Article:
Sunday, June 23, 2013

Spy Balloons and Philip Klass

In the last few days I have been fielding some inquiries about the Staff Sergeant Charles L. Moody abduction in August 1965. Moody had mentioned to Jim Lorenzen, then the International Director of the Aerial Phenomena Research Organization (APRO), that after his UFO encounter, he had gone to the news stand and bought a copy of Official UFO. I wondered what might have been in that issue and thought I could figure it out based on the date of the sighting, but the most likely candidate is Official UFO Volume 1, No. 2, which I don’t have and probably would have had a publication date of August 1975. It would have been on the news stand in late July, if the normal distribution procedure held true.

I mention all of this to explain how I happened to see Official UFO Volume 1, No. 4, dated November 1975. As I was putting the magazines away, I glanced at the cover which had a big headline in the middle of the cover that said, “Interview: Philip Klass Tells – “Why I Don’t Believe In UFOs.”

Okay, seeing an interview with Klass so early in his anti-UFO career seemed interesting. The interview was conducted by George Earley, who found himself at FORTFEST ’74 in Baltimore, and had an opportunity to sit down with Klass for several hours.

All that was fine, but not particularly helpful, and most of what Klass told Earley was the same thing that he would say time and again in articles, his SUN newsletter and his various books. One thing I did find interesting was his discussion of secret balloon projects.

Earley asked, “There have been numerous claims of CIA involvement in the ‘UFO coverup.’ Didn’t they suggest debunking UFO reports at one time?”

Philip Klass
Klass said, “Yes, and I go into the reason for that in my new book [which is now, what, 38 years old]. Just briefly – about the time flying saucers were discovered (perhaps “invented” is a better word) [and I point out in my new book to be published later, Secrets in the Government Files… hey, everyone else promotes their work, why shouldn’t I? that the sightings began before the Arnold sighting] in the summer of 1947, the CIA and the USAF and the Navy were involved in a top-secret program involving giant, camera-carrying balloons. [That’s right, Klass is blaming balloons for UFO sightings made in 1947 in this 1975 interview]. They would be released from Western Europe; the westerly winds would carry them over the Communist Bloc countries – Soviet Union, Red China, etc. – snapping photographs all the way. Then, if the balloons arrived over Japan, we would send up a radio signal which would bring the camera down by parachute. We would recover the film. We would get a lot of pictures of Russian farms, but, hopefully, we would also get some pictures of Russian military installations, pictures that might indicate the Russians might be preparing to start World War III. This was 1947 – 48, remember.”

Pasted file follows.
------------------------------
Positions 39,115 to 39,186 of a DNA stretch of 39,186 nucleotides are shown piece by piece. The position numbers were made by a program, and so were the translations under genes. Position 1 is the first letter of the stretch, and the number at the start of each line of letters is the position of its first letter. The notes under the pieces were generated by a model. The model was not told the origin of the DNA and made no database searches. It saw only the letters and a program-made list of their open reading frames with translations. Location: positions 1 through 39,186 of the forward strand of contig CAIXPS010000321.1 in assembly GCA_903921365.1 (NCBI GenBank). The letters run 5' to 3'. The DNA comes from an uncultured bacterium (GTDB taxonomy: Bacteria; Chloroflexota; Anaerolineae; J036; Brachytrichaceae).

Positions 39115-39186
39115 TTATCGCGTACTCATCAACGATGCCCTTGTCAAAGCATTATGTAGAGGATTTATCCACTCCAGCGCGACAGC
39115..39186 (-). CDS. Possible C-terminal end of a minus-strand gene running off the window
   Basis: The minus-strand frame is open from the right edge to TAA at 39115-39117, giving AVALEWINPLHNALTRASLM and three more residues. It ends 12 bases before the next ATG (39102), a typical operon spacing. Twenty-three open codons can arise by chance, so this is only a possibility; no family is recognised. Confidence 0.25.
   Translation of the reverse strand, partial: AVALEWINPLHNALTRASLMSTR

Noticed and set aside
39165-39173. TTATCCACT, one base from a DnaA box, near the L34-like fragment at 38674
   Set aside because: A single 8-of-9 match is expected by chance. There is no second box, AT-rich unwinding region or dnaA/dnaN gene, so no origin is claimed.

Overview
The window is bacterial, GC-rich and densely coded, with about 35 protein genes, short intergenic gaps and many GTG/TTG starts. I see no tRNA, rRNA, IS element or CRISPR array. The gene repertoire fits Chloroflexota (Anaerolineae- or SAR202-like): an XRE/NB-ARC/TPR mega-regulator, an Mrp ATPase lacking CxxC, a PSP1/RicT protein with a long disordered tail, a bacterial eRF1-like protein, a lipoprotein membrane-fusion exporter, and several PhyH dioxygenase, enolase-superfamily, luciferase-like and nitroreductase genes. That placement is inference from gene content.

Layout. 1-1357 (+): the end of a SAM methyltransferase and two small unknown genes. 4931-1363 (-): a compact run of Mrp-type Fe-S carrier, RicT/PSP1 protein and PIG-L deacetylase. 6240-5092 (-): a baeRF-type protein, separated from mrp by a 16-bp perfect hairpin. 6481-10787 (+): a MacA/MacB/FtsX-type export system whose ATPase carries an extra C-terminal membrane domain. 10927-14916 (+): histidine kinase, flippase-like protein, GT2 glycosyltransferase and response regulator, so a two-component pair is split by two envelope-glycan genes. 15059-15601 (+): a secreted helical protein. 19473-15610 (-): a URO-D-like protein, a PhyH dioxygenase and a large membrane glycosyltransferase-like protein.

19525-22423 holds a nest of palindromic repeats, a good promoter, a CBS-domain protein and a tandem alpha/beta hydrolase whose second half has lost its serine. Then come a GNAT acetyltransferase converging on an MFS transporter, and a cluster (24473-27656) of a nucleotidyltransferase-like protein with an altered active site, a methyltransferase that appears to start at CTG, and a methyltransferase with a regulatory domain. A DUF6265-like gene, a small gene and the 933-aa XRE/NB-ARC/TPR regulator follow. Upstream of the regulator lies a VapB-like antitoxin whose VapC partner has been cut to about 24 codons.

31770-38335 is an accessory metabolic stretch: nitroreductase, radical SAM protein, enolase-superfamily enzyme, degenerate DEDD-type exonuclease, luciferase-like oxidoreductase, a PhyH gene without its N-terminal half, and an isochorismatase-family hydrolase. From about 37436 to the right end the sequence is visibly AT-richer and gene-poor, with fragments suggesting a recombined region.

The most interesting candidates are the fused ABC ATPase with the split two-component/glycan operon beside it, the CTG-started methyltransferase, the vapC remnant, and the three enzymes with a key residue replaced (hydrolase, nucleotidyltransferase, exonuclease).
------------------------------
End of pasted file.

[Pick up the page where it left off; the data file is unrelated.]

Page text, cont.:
Well, our favorite topic here, Project Mogul was certainly underway in 1947, but they were experimenting with using microphones to detect nuclear explosions as opposed to photographing the Russian landscape, but Klass is referring to projects that actually existed including Moby Dick, Skyhook and Genetrix, to name just a few. And while most of them were operating, in a limited and experimental fashion in 1947, they didn’t actually get going until later.

Klass said, “They were experimenting. It began to become operational about 1949 or 1950. Because it was an intelligence gathering operation, the CIA was in overall charge. The Navy supplied the balloons while the USAF supplied the cameras, radio gear and the parachutes. The CIA knew we were flying balloons over Russia to photograph their military facilities, and now here we are getting flying saucer reports. Did this mean the Russians were doing the same thing – releasing reconnaissance spy balloons from Russia and Siberia to fly over the U.S. and photograph our military installations? In those days, back in the 1950s, where we had our missile sites, our air defense installations, our bomber bases was a very hush—hush operation.”

All well and good but the basic premise here is flawed. Klass is suggesting that these high altitude balloons being flown around were the genesis of the flying saucer reports and speculates that the Soviet Union might have been doing the same thing to us. Except the balloon operations here, in the United States, didn’t begin until after the Arnold sighting in June 1947, with the exception of Mogul, but those balloons were in New Mexico or on the east coast and numbered about a dozen. So, whatever Arnold saw, it wasn’t one of these balloons, and the follow up sightings reported around the country were not these balloons.